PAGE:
Monthly Update from WiRED International’s Community Health Workers in Kenya
HIV/AIDS and Malaria Top Concerns
By Allison Kozicharow; Edited by Elizabeth Fine
WiRED International’s paraprofessional team of community health workers (CHWs) reported a busy month of providing basic health education services to the people of Kisumu, Kenya — despite civil unrest during tax hike protests, which caused violent eruptions and school closings.
Although WiRED’s CHWs were off duty for several days, they still reached a total of 10,485 people with health care during July. Working less than the usual 24 hours per week this month, each of the CHWs met with at least 66 patients a week, and the largest number seen in a week by a single CHW was 463, most of them in health training classes.
Overall, the top health issues for the month of May were as follows, in order of prevalence:
- Family Planning
Stay tuned for an announcement concerning the launch of WiRED’s Hodge Health Screening Clinics program (HHSC), located in informal settlements throughout Kisumu. These clinics will expand the reach and contributions of CHWs to improve the health of their extremely underserved communities.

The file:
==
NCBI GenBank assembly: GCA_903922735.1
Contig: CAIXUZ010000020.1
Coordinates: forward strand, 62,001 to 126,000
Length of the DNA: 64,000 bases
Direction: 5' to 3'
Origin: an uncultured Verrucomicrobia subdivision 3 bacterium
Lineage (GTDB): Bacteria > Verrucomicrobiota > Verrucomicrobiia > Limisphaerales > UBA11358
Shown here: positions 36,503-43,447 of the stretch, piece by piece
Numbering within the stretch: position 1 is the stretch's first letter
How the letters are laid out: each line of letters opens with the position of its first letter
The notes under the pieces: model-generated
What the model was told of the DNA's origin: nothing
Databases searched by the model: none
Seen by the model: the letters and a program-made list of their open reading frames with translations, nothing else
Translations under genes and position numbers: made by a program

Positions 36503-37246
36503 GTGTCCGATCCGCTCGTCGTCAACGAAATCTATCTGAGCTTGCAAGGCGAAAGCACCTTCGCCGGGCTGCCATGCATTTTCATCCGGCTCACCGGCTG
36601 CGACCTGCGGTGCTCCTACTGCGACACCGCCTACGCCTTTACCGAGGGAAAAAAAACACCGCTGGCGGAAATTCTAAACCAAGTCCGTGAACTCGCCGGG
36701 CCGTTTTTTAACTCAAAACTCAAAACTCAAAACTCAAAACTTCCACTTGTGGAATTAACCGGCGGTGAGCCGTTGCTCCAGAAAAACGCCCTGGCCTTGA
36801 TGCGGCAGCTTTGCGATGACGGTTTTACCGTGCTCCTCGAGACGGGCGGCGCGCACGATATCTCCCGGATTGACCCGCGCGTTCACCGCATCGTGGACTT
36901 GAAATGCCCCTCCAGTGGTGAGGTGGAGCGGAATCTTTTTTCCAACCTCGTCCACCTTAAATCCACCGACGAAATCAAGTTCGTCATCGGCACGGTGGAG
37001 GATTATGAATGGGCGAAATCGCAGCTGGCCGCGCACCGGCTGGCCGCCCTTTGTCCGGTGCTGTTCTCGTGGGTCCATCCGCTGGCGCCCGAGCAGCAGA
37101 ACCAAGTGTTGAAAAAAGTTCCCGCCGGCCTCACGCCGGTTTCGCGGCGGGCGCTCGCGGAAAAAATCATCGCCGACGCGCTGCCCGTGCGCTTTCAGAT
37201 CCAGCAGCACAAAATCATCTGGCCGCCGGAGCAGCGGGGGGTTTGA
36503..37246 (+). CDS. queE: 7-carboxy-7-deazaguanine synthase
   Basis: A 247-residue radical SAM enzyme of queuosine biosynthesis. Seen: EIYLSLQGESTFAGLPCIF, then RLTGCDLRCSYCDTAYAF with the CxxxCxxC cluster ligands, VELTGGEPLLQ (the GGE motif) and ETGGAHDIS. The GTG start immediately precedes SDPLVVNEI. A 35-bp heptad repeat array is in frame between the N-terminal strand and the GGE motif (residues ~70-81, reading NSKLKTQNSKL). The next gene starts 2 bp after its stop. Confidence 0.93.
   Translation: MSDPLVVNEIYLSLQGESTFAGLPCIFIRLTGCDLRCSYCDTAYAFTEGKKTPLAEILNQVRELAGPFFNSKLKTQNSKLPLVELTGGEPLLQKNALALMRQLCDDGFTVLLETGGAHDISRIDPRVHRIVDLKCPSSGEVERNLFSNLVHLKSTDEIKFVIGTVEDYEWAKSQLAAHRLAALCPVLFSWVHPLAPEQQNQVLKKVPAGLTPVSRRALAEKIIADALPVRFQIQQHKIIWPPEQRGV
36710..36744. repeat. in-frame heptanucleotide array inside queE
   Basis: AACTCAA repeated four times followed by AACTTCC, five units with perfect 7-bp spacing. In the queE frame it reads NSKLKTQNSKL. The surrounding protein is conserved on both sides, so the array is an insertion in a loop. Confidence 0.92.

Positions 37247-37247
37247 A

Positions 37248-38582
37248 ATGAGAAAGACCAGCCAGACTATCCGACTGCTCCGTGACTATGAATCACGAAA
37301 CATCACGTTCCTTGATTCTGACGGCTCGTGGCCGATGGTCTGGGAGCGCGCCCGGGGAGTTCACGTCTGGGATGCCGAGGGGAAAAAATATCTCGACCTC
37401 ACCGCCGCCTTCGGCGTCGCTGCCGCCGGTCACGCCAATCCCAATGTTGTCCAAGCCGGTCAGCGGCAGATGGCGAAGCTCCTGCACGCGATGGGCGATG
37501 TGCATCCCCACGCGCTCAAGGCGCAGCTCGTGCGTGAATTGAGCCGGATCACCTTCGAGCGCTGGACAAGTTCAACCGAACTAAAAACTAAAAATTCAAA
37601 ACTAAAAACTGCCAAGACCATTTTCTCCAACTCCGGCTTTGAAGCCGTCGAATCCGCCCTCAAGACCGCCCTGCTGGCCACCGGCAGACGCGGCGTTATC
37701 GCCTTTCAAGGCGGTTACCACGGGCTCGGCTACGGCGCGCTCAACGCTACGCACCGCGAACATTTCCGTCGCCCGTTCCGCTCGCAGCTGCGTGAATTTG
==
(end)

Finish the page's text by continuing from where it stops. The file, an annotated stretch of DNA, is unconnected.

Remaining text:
In addition to the sad regularity of HIV/AIDS and malaria concerns, CHWs faced a myriad of other health challenges within their community as well. Here are a few examples reported by CHWs.
Coping with a Flu Outbreak
Although flu is a common viral infection, it can be severe in our high-risk populations here in Kisumu. Residents continually confuse the flu with COVID-19, so we CHWs educate our community about the differences. We explain symptoms of the flu and the danger to health, especially to older adults and children. We encourage people to seek treatment early, as soon as they notice symptoms, to avoid complications. We check in on them later to measure their progress.
—CHW Zachary Omondi
During my rounds in my community educating people about health issues, I introduced a topic on self-esteem. They were happy to discuss self-esteem and understood why it is important. Residents with low self-esteem are often shy and won’t speak in front of others. I am encouraging them to stand up in the group and talk. One participant said that she has always had low self-esteem since she was born. Her mother died when the speaker was four years old, and her stepmother criticized her in front of others. She wanted to change and stand up for herself, so I referred her to a professional counselor. I followed up with her later, and she is doing well and is thankful for the CHW program and group sessions.
—CHW Milka Nyadiang’a
I met a young mother of two who was breastfeeding. Her health was deteriorating and she said that she needed help and that she was passing through a hard time. After talking more with her, I suspected that she was experiencing depression. I taught her about signs and symptoms of depression, and advised her on ways to cope. At the end of our discussion, she told me that she had been thinking of committing suicide, but now she felt better and would take better care of herself.
—CHW Imelda Anyango